The Message of John

Two fellows opened a butcher shop and prospered. Then an evangelist came to town, and one of the butchers was saved. He tried to persuade his partner to accept salvation also, but to no avail. “Why won’t you, Charlie?” asked the born-again fellow. “Listen, Lester … More


This passage gives us precise historical information about the secular leaders of that day and specifically brings before us the baptism of John the Baptist and his message of repentance (vv. 1-6). Luke tells us exactly when John began his ministry. Isaiah wrote about John in Isaiah 40:3-5. It was in the fifteenth year of the reign of Tiberias Caesar  (v.1). Tiberias was the step-son of Augustus Caesar and secular history portrays him as a very evil man. Luke then goes on to introduce us to both political and religious leaders who would later determine the death of Jesus Christ. John says that repentance is not genuine unless it is morally productive. He challenged the people to bring forth fruit as an indication of their belief (vv. 7-9). He was clear that being a member of the nation of Israel would not save anyone (v. 8), and that judgment was coming to anyone who did not evidence a genuine repentance (v. 19).

Three groups responded to John’s warnings: the people (vv. 10-11), the tax collectors (vv. 12-13) and the soldiers (v. 14). The virtues God demands are not mere legal technicalities but are:

  1. Generosity (v. 11) - A person shows his repentance by being generous with the necessities of life - clothing and food.
  2. Honesty (v. 13) - Tax collectors were notorious for their dishonesty in collecting more than required and pocketing it for themselves. He said they needed to be fair in all their dealings.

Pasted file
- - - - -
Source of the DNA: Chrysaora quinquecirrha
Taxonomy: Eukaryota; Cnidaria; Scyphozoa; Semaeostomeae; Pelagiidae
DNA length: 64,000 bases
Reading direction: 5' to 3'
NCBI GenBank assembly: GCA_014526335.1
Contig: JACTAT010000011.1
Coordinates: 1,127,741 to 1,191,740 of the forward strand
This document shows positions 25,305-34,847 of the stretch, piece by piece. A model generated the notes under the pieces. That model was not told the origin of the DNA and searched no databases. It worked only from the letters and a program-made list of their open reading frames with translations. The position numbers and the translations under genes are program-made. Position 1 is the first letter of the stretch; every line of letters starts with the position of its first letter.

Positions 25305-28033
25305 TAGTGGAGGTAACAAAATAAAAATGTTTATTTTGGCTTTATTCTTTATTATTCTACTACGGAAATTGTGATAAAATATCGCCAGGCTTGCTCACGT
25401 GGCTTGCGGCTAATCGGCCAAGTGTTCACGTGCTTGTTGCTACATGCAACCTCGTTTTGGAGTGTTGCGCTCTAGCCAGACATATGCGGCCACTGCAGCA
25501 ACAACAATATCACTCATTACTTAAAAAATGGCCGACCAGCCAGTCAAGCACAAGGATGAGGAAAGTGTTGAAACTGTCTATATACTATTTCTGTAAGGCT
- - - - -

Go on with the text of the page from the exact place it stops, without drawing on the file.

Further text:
3. Contentment (v. 14) - Soldiers were known and hated for always trying to get more money. He told them that they needed to be content with what they had.

The crowd, all asked, What should we do to give evidence of genuine repentance? In response John told the people to be (a) generous (3:11), (b) honest (v. 13), and (c) content (v. 14).


These three virtues that John said were evidence of genuine repentance are certainly missing in the day in which we live. On a scale of 1-10 how would I rate myself in the areas of generosity, honesty and contentment?

Luke 3:1-14 (English Standard Version)

In the fifteenth year of the reign of Tiberius Caesar, Pontius Pilate being governor of Judea, and Herod being tetrarch of Galilee, and his brother Philip tetrarch of the region of Ituraea and Trachonitis, and Lysanias tetrarch of Abilene, during the high priesthood of Annas and Caiaphas, the word of God came to John the son of Zechariah in the wilderness. And he went into all the region around the Jordan, proclaiming a baptism of repentance for the forgiveness of sins. As it is written in the book of the words of Isaiah the prophet, "The voice of one crying in the wilderness: 'Prepare the way of the Lord, make his paths straight. Every valley shall be filled, and every mountain and hill shall be made low, and the crooked shall become straight, and the rough places shall become level ways, and all flesh shall see the salvation of God.'" He said therefore to the crowds that came out to be baptized by him, "You brood of vipers! Who warned you to flee from the wrath to come? Bear fruits in keeping with repentance. And do not begin to say to yourselves, 'We have Abraham as our father.' For I tell you, God is able from these stones to raise up children for Abraham. Even now the axe is laid to the root of the trees. Every tree therefore that does not bear good fruit is cut down and thrown into the fire." And the crowds asked him, "What then shall we do?" And he answered them, "Whoever has two tunics is to share with him who has none, and whoever has food is to do likewise." Tax collectors also came to be baptized and said to him, "Teacher, what shall we do?" And he said to them, "Collect no more than you are authorized to do." Soldiers also asked him, "And we, what shall we do?" And he said to them, "Do not extort money from anyone by threats or by false accusation, and be content with your wages."

View this passage in NIV (Bible Gateway) »